When Edward’s men finally killed their captives, they didn’t quickly behead or stab them. They repeatedly smashed their skulls with, most likely, pole axes and war hammers. Some victims had as many as thirteen blows the head; the Yorkist soldiers “overkilled” these men. Skull fractures indicate that any one of these blows would have been enough to kill them; however, Edward’s men still had enough energy after hours of fighting to unleash their wrath upon their now defeated enemies.
What about the Travellers?
I have the following on good authority: “The root cause of the issue is that the council was given a significant amount of time to address their past poor performance in relation to providing sufficient pitches for Travellers. They have failed to take sufficient action and current Human Rights law means that they can’t be moved on as they have nowhere to go.”
On a personal note, this doesn’t mean I’m not fully supportive of the Traveller’s plight, and I fully support creating a site in a different non-heritage location.
How do I let the Selby council know I want to protect the Towton battlefield?
You can leave a comment on the proposal page or email them (firstname.lastname@example.org). If you email, please be sure to mention you object to the removal of the appeal to ref APP/N2739/C/09/2103054 to make the planning permission permanent to build a Traveller’s site on the soon-to-be-adjusted Towton battlefield site. The case officer is Claire Richards.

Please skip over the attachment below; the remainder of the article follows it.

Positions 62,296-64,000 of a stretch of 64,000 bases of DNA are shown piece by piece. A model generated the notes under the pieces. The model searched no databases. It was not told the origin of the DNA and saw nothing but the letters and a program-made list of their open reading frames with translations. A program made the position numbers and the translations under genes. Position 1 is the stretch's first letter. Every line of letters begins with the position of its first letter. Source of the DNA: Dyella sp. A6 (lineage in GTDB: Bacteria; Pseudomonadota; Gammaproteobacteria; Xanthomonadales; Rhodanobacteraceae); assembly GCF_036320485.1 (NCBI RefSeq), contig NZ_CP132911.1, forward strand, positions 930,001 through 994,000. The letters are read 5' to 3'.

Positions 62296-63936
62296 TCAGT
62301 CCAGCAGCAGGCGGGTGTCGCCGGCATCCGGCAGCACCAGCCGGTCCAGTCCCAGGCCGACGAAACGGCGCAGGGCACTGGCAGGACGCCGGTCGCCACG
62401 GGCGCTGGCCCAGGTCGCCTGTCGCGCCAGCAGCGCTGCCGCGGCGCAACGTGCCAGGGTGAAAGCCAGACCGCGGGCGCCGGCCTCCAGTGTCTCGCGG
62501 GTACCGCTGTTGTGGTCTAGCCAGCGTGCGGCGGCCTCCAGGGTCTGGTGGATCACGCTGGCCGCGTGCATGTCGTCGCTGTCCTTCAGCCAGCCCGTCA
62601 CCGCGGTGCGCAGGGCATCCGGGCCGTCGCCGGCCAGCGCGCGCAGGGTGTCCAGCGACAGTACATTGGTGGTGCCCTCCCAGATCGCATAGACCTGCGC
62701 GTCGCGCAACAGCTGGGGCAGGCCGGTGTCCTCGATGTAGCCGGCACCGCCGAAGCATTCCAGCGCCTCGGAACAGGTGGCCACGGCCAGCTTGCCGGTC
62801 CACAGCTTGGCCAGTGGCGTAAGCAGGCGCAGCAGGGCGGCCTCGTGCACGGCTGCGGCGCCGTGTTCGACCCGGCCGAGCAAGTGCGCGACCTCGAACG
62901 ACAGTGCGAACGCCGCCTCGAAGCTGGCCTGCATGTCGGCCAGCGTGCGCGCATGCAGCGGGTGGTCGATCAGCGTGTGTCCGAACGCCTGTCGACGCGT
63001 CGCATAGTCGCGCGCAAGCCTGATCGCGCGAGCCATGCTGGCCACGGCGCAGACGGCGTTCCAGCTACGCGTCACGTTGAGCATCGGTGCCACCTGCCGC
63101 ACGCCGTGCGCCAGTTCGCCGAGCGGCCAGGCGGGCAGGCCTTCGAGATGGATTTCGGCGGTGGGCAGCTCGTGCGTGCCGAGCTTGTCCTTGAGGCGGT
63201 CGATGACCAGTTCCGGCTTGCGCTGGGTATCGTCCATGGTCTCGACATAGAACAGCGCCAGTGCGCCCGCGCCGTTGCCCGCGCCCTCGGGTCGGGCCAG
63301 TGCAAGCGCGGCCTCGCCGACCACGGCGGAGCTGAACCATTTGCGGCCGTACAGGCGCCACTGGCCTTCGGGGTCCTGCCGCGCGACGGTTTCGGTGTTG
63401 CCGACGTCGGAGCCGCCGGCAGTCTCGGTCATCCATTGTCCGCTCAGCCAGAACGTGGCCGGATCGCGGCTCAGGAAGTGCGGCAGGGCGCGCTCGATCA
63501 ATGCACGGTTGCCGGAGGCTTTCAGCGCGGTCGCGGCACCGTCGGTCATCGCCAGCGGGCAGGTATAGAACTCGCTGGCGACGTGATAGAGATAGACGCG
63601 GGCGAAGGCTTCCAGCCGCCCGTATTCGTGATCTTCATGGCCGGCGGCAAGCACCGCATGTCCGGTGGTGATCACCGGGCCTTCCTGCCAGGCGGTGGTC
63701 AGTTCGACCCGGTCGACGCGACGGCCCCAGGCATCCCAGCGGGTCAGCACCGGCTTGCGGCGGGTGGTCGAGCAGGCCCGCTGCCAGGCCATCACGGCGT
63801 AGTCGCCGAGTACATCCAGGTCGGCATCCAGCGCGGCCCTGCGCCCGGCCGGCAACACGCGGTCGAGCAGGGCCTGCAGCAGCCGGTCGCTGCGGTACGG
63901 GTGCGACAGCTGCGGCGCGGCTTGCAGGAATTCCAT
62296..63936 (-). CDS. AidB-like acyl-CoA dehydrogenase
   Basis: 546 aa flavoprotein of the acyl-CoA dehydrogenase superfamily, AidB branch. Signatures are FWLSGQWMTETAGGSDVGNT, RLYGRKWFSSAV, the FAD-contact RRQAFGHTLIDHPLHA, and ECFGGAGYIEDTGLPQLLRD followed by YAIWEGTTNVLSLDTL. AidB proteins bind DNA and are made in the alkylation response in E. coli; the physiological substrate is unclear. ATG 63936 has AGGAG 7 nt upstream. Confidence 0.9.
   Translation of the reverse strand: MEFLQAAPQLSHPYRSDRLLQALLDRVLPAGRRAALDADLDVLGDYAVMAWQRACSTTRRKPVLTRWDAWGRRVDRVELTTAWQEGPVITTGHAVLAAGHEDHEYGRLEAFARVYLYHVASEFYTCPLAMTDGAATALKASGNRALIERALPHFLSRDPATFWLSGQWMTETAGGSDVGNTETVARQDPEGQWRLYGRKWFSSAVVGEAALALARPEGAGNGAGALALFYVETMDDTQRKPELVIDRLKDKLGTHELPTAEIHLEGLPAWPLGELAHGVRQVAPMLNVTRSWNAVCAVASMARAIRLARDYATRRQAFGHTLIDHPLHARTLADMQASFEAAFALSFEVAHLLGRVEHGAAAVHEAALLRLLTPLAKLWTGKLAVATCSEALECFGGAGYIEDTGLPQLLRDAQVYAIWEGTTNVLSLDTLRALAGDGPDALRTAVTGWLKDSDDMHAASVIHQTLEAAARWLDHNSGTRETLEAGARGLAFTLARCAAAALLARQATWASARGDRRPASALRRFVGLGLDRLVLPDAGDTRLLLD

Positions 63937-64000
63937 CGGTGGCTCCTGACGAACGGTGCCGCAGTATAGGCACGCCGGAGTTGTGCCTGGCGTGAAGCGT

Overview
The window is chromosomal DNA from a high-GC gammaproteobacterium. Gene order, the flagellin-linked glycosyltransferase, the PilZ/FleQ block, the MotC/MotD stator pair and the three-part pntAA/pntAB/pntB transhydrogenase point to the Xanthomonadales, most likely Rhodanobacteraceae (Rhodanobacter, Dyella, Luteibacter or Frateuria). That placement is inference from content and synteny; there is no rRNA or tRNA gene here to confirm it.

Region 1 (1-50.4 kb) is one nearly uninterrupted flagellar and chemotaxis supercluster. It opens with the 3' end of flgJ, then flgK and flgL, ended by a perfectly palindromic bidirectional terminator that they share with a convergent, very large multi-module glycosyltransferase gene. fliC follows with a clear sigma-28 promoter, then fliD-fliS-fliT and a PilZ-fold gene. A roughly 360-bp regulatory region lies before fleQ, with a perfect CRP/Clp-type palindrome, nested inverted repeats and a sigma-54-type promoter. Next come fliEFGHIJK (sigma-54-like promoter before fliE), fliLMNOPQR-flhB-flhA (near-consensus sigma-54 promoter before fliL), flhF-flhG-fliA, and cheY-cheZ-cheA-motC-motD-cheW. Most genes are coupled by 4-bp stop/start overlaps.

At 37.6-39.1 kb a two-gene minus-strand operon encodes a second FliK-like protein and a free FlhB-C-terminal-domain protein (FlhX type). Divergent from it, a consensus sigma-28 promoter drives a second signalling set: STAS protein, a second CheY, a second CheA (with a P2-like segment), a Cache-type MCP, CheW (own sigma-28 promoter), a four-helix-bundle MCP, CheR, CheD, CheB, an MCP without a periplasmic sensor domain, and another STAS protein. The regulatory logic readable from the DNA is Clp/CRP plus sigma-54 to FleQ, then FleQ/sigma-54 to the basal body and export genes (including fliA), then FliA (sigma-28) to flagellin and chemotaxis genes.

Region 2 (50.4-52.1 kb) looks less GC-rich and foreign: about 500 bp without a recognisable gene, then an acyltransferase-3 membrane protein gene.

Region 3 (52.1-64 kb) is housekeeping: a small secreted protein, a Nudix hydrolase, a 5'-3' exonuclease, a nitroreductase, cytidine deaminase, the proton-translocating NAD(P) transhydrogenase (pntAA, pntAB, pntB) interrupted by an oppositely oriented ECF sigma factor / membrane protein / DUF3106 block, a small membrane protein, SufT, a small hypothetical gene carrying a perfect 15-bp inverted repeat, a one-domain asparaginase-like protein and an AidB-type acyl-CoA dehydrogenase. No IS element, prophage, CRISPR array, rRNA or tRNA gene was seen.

How do I leave a comment for the Selby council if I’m not in the UK?
You can do one of the following:
- Comment by using a UK postal code, such as YO1 7HU, YO26 5SQ, or YO7 3RW. This is what I did since I saw non-UK residents doing the same. This may not be ideal, but it is a way to make your voice heard and make the council realize that people from around the world are watching their decision.
- Email the Selby council directly before the vote on January 8th. at email@example.com (or possibly firstname.lastname@example.org)
Where can I find some terrific information about Towton?
The Towton Battlefield Society website. They also have Edward IV’s attainder list as well as databases of combatants and other information that may be of interest to genealogists: http://www.towton.org.uk/research/ .
Some media articles with lots of color photos about Towton and its archaeology: the and Towton: Nasty, Brutish and Not that Short, “Towton was our worst ever battle, so why have we forgotten this bloodbath in the snow?” by Nigel Jones.
Blood Red Roses by Veronica Fiorato, Medieval Soldier in the Wars of the Roses by Andrew Boardman
If you are ever in the UK and care to make the trek to Yorkshire, the Towton Battlefield Society has battlefield or walks. This is the list of last year’s dates. Be sure to check with them if and when they are holding them this year.
Please Tweet about this issue, share this article on Facebook — and most of all leave a comment or email the Selby District council this weekend so the comments will be considered at the committee hearing.
By Jamie Adair